Rivals of Ixalan First Pass for Limited

Posted in How to Play Limited on January 9, 2018

By Marshall Sutcliffe

Marshall came back to Magic after discovering Limited and never looked back. He hosts the Limited Resources podcast and does Grand Prix and Pro Tour video commentary.

Rivals of Ixalan is the follow-up to regular Ixalan, which we've had in our hands for a few months now. After the dust fully settled on the initial clamor for information about the format, we came to some conclusions. Ixalan being a tribal set—that is, a set where various tribes like Pirates and Dinosaurs are put at the center of the design path—we assumed that the tribes themselves would be a good place to start.

We were right.

I found Vampires to be the most solid and consistent winner in Ixalan, along with red-white aggro and green-blue Merfolk. These weren't the only decks you could win with, but they topped my power rankings.

As we transition into a new Limited environment with Rivals of Ixalan, what should we expect?

For starters (and for the last time in the foreseeable future, as it turns out), I'll remind you that we'll be playing Booster Draft with two packs of Rivals of Ixalan and one pack of Ixalan. Sealed Deck will be four packs of Rivals of Ixalan and two Ixalan.

The model for this is changing with the following set, Dominaria, but we'll cover that when it gets here.

With Amonkhet, we had a format that was completely flipped on its head after Hour of Devastation came out. Normally, the small second set tends to accommodate and accentuate the original set rather than redefine everything about the environment. From what I can tell, that's exactly what we have in Rivals of Ixalan.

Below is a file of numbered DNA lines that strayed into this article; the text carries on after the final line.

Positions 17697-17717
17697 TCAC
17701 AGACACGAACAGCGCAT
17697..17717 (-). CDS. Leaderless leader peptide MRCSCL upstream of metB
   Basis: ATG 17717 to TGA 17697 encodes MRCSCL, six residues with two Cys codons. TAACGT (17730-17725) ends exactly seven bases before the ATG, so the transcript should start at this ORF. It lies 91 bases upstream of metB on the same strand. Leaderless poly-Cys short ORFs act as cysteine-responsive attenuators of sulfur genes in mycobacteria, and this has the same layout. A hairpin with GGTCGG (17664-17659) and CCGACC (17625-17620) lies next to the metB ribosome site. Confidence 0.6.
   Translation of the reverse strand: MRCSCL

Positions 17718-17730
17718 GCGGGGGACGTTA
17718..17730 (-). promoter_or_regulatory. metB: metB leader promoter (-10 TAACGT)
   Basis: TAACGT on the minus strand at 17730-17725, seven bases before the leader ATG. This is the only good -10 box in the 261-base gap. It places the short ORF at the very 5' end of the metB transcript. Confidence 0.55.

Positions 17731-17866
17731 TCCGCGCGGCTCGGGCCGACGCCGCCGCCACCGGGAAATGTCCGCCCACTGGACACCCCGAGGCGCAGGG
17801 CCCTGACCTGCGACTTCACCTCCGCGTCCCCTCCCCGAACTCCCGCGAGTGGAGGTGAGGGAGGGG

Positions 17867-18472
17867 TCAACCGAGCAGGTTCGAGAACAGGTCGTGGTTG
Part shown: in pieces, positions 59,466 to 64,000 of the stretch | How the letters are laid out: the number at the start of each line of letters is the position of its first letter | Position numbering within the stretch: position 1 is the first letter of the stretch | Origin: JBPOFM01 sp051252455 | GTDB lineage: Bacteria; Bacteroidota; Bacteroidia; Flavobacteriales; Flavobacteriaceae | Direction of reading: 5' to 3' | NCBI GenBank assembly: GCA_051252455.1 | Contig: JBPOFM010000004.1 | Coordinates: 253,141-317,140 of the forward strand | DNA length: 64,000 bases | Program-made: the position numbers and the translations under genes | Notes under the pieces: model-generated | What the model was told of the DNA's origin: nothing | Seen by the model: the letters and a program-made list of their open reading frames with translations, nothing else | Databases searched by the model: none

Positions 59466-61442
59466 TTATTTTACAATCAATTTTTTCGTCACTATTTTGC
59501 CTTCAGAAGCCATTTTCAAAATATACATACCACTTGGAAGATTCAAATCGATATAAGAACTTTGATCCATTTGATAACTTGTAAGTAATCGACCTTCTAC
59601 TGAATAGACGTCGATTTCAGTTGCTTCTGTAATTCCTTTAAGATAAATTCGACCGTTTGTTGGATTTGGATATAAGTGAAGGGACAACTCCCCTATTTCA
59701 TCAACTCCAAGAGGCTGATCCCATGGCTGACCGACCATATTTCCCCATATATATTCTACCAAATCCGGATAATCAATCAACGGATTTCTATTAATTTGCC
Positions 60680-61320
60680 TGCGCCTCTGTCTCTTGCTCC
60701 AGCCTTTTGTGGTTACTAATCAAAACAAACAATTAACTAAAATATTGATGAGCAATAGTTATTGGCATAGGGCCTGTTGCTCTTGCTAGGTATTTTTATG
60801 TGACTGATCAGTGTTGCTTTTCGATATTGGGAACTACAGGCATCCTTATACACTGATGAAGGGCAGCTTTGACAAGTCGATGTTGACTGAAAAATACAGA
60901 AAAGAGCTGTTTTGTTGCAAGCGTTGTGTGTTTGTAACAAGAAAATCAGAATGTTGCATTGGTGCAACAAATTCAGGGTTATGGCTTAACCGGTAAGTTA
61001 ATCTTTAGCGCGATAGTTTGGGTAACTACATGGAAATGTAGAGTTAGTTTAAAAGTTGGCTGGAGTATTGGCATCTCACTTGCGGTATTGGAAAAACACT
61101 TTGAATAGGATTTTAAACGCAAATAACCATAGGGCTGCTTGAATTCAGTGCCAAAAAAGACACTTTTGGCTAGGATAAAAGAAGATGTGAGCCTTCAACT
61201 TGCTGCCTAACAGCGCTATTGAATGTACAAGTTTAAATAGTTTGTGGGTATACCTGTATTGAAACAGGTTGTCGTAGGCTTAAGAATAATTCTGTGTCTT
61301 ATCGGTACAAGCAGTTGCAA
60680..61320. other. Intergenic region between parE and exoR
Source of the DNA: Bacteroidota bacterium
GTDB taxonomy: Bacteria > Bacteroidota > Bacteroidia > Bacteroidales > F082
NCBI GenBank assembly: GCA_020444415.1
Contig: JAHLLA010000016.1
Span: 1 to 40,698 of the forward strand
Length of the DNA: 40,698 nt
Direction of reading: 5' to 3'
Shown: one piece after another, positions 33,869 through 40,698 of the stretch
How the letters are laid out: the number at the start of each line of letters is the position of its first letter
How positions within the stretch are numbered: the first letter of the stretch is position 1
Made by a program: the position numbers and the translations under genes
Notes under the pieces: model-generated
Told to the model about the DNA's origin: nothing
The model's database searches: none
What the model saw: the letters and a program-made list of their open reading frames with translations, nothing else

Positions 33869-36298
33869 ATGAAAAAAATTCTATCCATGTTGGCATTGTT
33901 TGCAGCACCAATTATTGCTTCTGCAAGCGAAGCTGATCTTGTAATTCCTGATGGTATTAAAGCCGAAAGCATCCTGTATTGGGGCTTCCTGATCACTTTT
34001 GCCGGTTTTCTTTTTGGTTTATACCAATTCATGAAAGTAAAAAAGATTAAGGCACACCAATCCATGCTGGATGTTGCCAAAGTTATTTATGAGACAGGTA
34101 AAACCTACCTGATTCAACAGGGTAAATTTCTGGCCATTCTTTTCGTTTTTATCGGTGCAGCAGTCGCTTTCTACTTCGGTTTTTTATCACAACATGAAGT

The tribal themes carry over strongly from Ixalan, with a bunch of sweet new toys to play with. One thing that stood out from Ixalan was the relative speed of the format. The big three Auras—Swashbuckling, Mark of the Vampire, and especially One With the Wind—helped turn an already quick format into a crushingly quick one.

We'll touch on the new tribal goodies in a bit.


First, we have a brand-new mechanic called ascend that rewards us for controlling ten or more permanents on the battlefield at one time with something called "the city's blessing." If you've ever wondered what the city's blessing actually looks like, it looks like this:

You get this by controlling ten permanents when you cast or control a card with ascend. Once you get the city's blessing, you'll have it for the rest of the game, and nobody can take it from you.

The cool part about these cards is that you can play them without the ascend ability turned on—they just aren't quite as good as they would be if you had the city's blessing. Then, later, if you get the city's blessing, they will improve.

Secrets of the Golden City is obviously my favorite of these, as the thought of stalling the board long enough to get to ten permanents and then capping it off by drawing three cards (instead of a measly two) brings a smile to my face.